Permanent URL to this publication: http://dx.doi.org/10.5167/uzh-25520
Kurowska-Stolarska, M; Distler, J H; Jüngel, A; Rudnicka, W; Neumann, E; Pap, T; Wenger, R H; Michel, B A; Müller-Ladner, U; Gay, R E; Maslinski, W; Gay, S; Distler, O (2009). Inhibitor of DNA binding/differentiation 2 induced by hypoxia promotes synovial fibroblast-dependent osteoclastogenesis. Arthritis and Rheumatism, 60(12):3663-3675.
OBJECTIVE: To map hypoxic areas in arthritic synovium and to establish the relevance of low oxygen levels to the phenotype of synovial fibroblasts, with special focus on bone degradation. METHODS: To analyze the distribution of hypoxia in arthritic joints, the hypoxia marker EF5 was administered to mice with collagen-induced arthritis (CIA). To evaluate the effect of hypoxia on rheumatoid arthritis synovial fibroblasts (RASFs), reverse suppression subtractive hybridization and complementary DNA array were used. Real-time polymerase chain reaction, Western blotting, and immunohistochemistry were used to evaluate the expression of inhibitor of DNA binding/differentiation 2 (ID-2). To investigate the function of ID-2 in RASFs, cells were transfected either with ID-2 vector or with ID-2-specific small interfering RNA. RESULTS: EF5 staining showed the presence of hypoxia in arthritic joints, particularly at sites of synovial invasion into bone. Differential expression analysis revealed that ID-2 was strongly induced by hypoxia in RASFs. Immunohistochemical analysis of CIA mouse synovium and human RA synovium showed a strong expression of ID-2 by RASFs at sites of synovial invasion into bone. Overexpression of ID-2 in RASFs significantly induced the expression of several factors promoting osteoclastogenesis. The biologic relevance of the potent osteoclastogenesis-promoting effects was shown by coculture assays of ID-2-overexpressing RASFs with bone marrow cells, leading to an increased differentiation of osteoclasts from bone marrow precursors. CONCLUSION: The data show that hypoxic conditions are present at sites of inflammation and synovial invasion into bone in arthritic synovium. Hypoxia-induced ID-2 may contribute to joint destruction in RA patients by promoting synovial fibroblast-dependent osteoclastogenesis.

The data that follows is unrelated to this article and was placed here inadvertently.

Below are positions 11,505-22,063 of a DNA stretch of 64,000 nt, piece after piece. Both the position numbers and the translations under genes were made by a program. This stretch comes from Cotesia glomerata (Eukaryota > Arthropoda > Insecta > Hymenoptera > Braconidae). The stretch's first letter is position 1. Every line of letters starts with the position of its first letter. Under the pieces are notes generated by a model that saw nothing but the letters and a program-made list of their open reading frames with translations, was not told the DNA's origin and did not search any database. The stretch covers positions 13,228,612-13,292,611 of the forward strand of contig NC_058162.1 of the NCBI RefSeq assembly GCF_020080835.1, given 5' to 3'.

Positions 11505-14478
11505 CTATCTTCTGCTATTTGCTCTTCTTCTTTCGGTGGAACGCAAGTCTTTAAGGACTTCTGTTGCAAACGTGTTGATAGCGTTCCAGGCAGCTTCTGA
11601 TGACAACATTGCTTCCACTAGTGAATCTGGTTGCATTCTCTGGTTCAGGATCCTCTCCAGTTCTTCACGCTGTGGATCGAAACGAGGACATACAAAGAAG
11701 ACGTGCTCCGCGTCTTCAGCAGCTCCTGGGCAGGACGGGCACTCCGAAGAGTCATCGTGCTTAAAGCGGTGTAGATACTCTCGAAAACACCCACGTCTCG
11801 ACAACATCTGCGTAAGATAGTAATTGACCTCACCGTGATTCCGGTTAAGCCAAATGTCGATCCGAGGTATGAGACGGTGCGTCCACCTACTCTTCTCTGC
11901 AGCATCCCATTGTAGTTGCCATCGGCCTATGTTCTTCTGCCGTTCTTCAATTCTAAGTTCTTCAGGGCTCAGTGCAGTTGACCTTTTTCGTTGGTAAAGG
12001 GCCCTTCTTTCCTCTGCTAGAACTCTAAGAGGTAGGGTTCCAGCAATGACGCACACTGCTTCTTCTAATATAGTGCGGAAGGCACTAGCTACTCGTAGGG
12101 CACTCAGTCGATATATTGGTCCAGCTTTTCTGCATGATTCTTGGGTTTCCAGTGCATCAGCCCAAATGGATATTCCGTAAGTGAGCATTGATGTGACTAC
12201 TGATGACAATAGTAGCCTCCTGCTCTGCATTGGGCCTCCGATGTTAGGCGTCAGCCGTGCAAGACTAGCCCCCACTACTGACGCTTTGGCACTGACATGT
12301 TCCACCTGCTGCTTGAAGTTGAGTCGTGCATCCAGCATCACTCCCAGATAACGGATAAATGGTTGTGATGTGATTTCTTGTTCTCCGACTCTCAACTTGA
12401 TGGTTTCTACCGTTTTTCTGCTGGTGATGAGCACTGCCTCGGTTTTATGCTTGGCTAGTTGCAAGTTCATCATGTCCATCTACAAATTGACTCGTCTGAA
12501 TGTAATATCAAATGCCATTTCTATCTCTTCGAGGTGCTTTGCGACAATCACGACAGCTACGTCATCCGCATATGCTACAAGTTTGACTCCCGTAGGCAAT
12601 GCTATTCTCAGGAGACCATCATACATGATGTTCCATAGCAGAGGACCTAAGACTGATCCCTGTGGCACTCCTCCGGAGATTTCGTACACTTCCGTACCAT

|Item Type:||Journal Article, refereed, original work|
|Communities & Collections:||04 Faculty of Medicine > Center for Integrative Human Physiology|
04 Faculty of Medicine > University Hospital Zurich > Rheumatology Clinic and Institute of Physical Medicine
04 Faculty of Medicine > Institute of Physiology
07 Faculty of Science > Institute of Physiology
|DDC:||570 Life sciences; biology|
610 Medicine & health
|Deposited On:||14 Dec 2009 09:21|
|Last Modified:||23 Nov 2012 15:07|
|Funders:||Zurich Center for Integrative Human Physiology, Hartmann-Müller Foundation, Zürich, Switzerland, A Career Support Award of Medicine from the Ernst Jung Foundation (Dr. Distler's work), DFG Grant (Dr. Distler's work), European Community (Dr. Jüngel's work), DFG Grant (Dr. Müller-Ladner's work)|
|Additional Information:||The definitive version is available at www.blackwell-synergy.com|
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